There’s a reason airlines tell grownups to put on their own oxygen masks first, and THEN help their kids: You can’t take care of others if you yourself can’t breathe! Your own stress levels impact your kids more than you can imagine. If you’re stressed, you can pretty much guarantee that your kids are, too. Plus, they might not even tell you, so as not to burden you. This can weigh heavily on them, and will start to mess with everything from their sleep and appetite to their school performance.
So do your kids a favor and take some time for yourself! Work on the self-care basics first (enough sleep, a balanced diet, moderate exercise). Get out of the house with friends on occasion, and leave the kids home with a co-parent, neighbor, grandparent, friend, or sitter. Set yourself some goals and work toward them. Get yourself a therapist or life coach if you have more to work through than you can manage on your own. Your kids will get a better parent, and you’ll all be happier.
5. Doing chores
Doing everything for your kids doesn’t make you a good parent. Performing chores around the house gives kids a sense of ownership, shared responsibility, and accomplishment. Not to mention, it teaches them basic life skills they’ll need when they (someday!) move out on their own. Deny them that opportunity, and they will grow up without basic life skills, and WITH a reluctance to perform basic tasks.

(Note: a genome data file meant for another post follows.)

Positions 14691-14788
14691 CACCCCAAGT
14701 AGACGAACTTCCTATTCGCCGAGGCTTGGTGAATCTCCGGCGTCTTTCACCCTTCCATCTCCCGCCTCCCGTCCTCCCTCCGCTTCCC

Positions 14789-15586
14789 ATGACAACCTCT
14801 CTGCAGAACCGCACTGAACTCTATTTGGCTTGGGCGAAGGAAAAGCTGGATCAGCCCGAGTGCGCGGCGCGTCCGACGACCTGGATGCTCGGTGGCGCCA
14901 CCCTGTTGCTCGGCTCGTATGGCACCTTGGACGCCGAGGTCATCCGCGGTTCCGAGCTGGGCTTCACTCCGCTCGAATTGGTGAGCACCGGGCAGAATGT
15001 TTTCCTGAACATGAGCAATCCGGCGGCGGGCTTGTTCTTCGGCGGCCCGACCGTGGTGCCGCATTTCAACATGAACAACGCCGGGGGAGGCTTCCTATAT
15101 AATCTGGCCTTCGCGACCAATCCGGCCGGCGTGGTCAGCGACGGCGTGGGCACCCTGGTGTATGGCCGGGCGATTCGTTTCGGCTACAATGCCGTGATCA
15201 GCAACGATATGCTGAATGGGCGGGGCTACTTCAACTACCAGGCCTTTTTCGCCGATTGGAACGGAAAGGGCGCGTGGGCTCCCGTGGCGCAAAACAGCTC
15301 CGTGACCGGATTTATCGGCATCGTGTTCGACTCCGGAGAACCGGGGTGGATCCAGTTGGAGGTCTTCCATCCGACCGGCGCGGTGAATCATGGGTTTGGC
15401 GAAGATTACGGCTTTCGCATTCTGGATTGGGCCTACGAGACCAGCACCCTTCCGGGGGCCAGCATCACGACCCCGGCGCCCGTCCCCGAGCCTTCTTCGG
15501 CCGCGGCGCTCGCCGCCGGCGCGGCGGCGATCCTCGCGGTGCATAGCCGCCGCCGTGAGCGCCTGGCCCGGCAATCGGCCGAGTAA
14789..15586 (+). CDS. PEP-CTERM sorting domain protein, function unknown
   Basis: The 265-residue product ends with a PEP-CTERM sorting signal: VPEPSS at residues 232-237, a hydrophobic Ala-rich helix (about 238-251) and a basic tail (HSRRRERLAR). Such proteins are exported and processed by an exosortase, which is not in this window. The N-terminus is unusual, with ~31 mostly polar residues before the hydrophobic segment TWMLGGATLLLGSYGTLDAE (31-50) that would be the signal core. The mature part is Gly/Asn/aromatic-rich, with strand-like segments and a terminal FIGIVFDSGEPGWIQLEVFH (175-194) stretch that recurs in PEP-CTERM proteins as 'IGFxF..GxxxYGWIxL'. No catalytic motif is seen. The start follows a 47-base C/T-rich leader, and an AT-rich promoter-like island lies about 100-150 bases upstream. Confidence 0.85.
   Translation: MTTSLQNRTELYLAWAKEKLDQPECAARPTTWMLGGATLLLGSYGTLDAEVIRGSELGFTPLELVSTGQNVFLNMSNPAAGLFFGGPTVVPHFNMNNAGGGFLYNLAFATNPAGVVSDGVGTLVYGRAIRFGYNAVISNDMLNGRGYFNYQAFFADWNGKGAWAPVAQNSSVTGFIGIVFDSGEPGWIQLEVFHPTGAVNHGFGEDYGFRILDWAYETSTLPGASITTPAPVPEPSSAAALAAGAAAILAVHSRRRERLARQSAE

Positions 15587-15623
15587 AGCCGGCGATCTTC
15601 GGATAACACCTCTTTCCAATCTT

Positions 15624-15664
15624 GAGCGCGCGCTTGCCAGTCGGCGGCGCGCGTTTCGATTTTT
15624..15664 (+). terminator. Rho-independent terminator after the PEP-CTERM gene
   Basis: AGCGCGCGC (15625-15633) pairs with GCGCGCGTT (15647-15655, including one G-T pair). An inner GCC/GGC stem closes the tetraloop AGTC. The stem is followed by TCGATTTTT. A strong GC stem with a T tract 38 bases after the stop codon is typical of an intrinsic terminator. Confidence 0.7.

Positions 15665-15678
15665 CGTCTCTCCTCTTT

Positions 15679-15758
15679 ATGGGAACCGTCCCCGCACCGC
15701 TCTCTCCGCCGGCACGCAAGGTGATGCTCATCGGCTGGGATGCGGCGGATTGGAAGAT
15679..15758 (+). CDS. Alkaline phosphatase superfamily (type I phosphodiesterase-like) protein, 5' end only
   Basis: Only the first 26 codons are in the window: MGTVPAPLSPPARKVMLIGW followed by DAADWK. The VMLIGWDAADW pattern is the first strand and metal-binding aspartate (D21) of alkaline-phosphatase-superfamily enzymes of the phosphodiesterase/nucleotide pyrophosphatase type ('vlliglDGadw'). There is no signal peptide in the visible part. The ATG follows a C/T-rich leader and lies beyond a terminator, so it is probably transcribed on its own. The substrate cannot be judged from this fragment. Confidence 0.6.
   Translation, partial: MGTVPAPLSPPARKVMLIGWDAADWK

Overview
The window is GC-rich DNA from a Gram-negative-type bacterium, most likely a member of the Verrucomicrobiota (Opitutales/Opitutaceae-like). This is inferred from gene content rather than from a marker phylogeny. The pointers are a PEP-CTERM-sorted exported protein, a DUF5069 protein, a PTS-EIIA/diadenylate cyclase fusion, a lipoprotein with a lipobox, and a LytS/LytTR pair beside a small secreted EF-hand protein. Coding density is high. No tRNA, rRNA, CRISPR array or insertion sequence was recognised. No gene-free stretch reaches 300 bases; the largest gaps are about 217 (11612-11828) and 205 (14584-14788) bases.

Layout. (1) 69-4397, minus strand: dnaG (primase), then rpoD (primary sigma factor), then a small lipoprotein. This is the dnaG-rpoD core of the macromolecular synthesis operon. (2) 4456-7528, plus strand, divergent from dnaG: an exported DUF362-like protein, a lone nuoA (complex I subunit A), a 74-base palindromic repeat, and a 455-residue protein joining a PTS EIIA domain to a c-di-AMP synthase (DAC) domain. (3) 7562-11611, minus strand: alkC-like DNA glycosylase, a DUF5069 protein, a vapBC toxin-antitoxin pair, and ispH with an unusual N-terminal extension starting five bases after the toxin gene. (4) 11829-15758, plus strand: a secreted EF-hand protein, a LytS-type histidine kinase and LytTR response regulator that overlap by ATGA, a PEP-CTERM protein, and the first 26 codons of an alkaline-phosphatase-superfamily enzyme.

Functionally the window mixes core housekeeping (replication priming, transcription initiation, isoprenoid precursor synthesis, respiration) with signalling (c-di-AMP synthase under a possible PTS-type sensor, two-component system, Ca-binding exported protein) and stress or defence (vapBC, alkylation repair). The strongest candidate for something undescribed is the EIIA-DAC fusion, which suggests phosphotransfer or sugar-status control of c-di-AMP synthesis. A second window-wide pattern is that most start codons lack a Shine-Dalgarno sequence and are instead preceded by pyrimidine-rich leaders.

So get them started on helping out and pitching in from the very start. It’s never too early to have kids “help” you around the house; even babies and toddlers can start to learn how to pitch in, through basic interactions. Not sure where to start? This post gives 21 suggestions for things even the littlest “helpers” can help with.
6. Setting high expectations
Teachers will tell you that people often rise to the level of what’s expected of them. This is especially true for parenting your kids. You don’t want to push your kids beyond what’s reasonable, or be a “helicopter parent.” But having higher expectations for them can help them to aim higher and achieve more. The trick is to make sure that your expectations are realistic and achievable. For example, telling your child that they need to grow up to be an Olympic medalist, or a world-renowned cellist, may not be the way to go.
Instead, start with smaller, more realistic goals of being the best they can be at their activity, through hard work. Then show them higher, achievable goals (such as becoming an All-State musician or athlete in high school) that they can aspire to, IF they continue to work hard and be the best they can. I was an all-state musician in high school, and the girls’ future high school displays photos on the wall of recent students who achieve this honor. When Kimmie went to the high school this past summer for her beginning clarinet lessons, I pointed out the photos on the wall to her and explained what they were – along with the competition trophies on display in the case. She now knows that this is a future option to which she can aspire, if she keeps up with her practice.
7. Going to work
Do you feel guilty about going to work and leaving your child in the care of others? Don’t! By working, you are setting a powerful example for them of what they can become and achieve.
Studies have found that daughters with working mothers earned 23% more than those who had stay-at-home mothers, while sons of working mothers tend to pitch in more and do more chores in studies. The trick, for working fathers as well as working mothers, is to remember to balance work life with family life.
Stressing about these things isn’t good for your kids OR for you. The things listed above will actually help prepare your children to face the outside world head-on. And this, in turn, means you’ll end up with happier, more well-rounded children who can think for themselves.